Review Summary: The future of pop-punk?
The Dangerous Summer were your typical young pop punk band on there debut EP “If Only You Could Keep Me Alive”. The lyrics on the album seemed to try to define young life, relationships and being free but ended up being to immature, simple, and inconsistent. The instrumentation was to water downed and it seemed like on every song you were hearing the same exact riff and the same beat on every one of the seven songs. The songs themselves were also not of the highest quality and did not flow well together even though they sounded alike. The Dangerous Summer though at times showed there great potential on this EP as they were fueled by some powerful riffs (even though they did seem to repeat themselves), good drumming (even though it was inconsistent), and a singer that could have one of the most distinct voices in pop-punk. If The Dangerous Summer could improve there lyrics in a way that used there singers original voice perfectly, produce a great variety of songs, and make good songs that flowed together they could be the future of pop-punk. The Dangerous Summer would try to do this on “Reach for the Sun”, but did they succeed?
The lyrics on “Reach For The Sun” are a drastic improvement over the lyrics on the EP “If Only You Could Keep Me Alive”. The lyrics perfectly describe the struggles in growing up and finding happiness in life, the breakdown to “Where I Want To Be” is the best example of this. The breakdown says that no matter how many struggles we face, it could always be worse and really it’s not that bad. The EP’s lyrics would have just stated how bad the times the character was facing were and would not show the rapid maturation that has occurred in his life. This to me is a drastic improvement and even makes the album somewhat unique in the world of pop-punk. Even the most depressing songs such as “A Space To Grow” have a air of hope in the lyrics. The most important thing lyrically though is that the singer sounds like he feels comfortable singing the lyrics, which is a big difference from the forced choruses and unoriginal verses that litter “If Only You Could Keep Me Alive”. The singer sounds like he is singing an autobiography of his own life or a biography of a character he has created and is very comfortable singing very personal lyrics which to me is a special quality to have. If you have the courage to sing about very personal experiences and journeys in your life without hesitation then the quality of music will go up, and in my opinion the music will be even better if the singer can tell us how he overcame these issues. The lyrics on “Reach For The Sun” are an improvement over those on “If Only You Could Keep Me Alive”, because they fit the vocals of the singer and are very honest.
The instrumentation is also improved on “Reach For The Sun”. The album features a nice mixture of “loud” songs and “soft” songs that flow together nicely. For every “A Space To Grow”, a epic hard rocking narrative of the singers life, there is a “Reach For The Sun” a soft song that is very laid back and catchy. Besides the album not just being made up of generic pop-punk songs the album is also much improved in overall instrumental work. The occasional guitar solo, the in rhythm drumming, and even some piano playing in the background of a couple of tracks give the album a distinct feel that the previous EP lacked severely. The tracks also flow well together and it sounds like a cohesive album, it is always impressive when a band can make tracks flow together that sound a lot different from each other, and this is apparent here on songs such as “Symmetry” and “Surfaced” and “The Permanent Rain” and “Northern Lights”. While the album doesn’t flow together on an elite level, its flows well enough to make “Reach For The Sun” sound like a very solid album.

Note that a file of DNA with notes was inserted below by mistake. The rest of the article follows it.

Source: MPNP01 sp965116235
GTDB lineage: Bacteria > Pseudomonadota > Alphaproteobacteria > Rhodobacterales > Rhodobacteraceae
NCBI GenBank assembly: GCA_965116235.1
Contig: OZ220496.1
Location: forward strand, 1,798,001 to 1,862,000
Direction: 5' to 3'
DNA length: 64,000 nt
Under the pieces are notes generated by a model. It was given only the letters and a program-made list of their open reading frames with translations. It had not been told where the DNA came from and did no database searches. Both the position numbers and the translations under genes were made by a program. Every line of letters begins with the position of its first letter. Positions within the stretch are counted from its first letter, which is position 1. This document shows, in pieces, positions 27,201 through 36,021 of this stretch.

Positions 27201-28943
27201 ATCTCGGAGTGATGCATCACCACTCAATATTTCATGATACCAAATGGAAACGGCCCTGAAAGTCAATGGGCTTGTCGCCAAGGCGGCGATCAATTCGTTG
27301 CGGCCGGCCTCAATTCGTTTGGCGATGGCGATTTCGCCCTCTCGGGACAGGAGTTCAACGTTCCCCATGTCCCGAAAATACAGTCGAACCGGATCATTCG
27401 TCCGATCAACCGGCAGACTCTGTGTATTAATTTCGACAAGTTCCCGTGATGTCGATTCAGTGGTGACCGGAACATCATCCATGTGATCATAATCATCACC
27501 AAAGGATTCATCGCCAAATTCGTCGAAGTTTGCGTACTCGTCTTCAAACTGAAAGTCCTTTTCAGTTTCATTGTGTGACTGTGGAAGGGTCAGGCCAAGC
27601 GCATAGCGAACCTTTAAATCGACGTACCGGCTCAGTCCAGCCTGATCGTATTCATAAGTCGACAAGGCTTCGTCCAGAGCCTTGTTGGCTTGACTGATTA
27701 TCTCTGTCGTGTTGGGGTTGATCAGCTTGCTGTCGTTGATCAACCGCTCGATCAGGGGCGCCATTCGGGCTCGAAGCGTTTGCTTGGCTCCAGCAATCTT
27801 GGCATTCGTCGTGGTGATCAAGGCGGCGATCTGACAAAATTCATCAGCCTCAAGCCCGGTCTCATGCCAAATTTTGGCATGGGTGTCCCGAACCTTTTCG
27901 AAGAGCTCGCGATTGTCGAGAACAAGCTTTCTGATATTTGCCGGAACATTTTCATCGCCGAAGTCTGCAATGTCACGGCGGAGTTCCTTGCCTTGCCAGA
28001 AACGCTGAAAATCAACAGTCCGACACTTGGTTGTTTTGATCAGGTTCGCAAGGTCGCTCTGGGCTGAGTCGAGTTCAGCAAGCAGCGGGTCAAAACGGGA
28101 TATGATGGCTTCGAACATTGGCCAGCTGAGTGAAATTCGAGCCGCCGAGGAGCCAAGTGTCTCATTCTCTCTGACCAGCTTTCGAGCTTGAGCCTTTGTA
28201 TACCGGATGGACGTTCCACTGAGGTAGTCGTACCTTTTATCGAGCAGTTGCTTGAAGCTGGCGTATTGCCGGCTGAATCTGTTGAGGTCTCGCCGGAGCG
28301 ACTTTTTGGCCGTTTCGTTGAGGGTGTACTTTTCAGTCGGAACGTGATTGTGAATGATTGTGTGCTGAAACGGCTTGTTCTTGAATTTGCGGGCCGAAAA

The songs on “Reach For The Sun” are also very good individually. The opening track “Where I Want to Be” features a good beat, an extremely catchy chorus, and a breakdown that is very emotional, reflective, and overall just a breathtaking way to start the album. “Settle Down” continues the personal theme of the album and perfectly expresses the singer’s discontent with the world. “Surfaced”, is one of the better songs on the album because it combines all of the bands strengths into one song. The riff in the song is very solid, the drumming is the most impressive on the album, and the chorus will be stuck in your head for days. “A Space To Grow”, shows the undeniable progress the band has made from there first EP. The lyrics on here are sick (good) and the song is original for the band because it features multiple breakdowns and is one of the longer songs on the album. “Northern Lights”, is a brilliant soft song with a great chorus and probably the most instrumental simplicity yet originality on the whole album. The lyrics have a lot of good one liners and seem to fit the singers personality perfectly. The other songs are also solid, and “Never Feel Alone” is a great conclusion to the album
Are The Dangerous Summer the future of pop-punk? Probably not since I am predicting it, but they sure have all the qualities to be and if they keep improving to be a great overall band. This album features a lot of good songs and is recommended for any fans of the genre or the band in general.
You need to know what you're into;
I'll tell you I'm a god damn piece of work.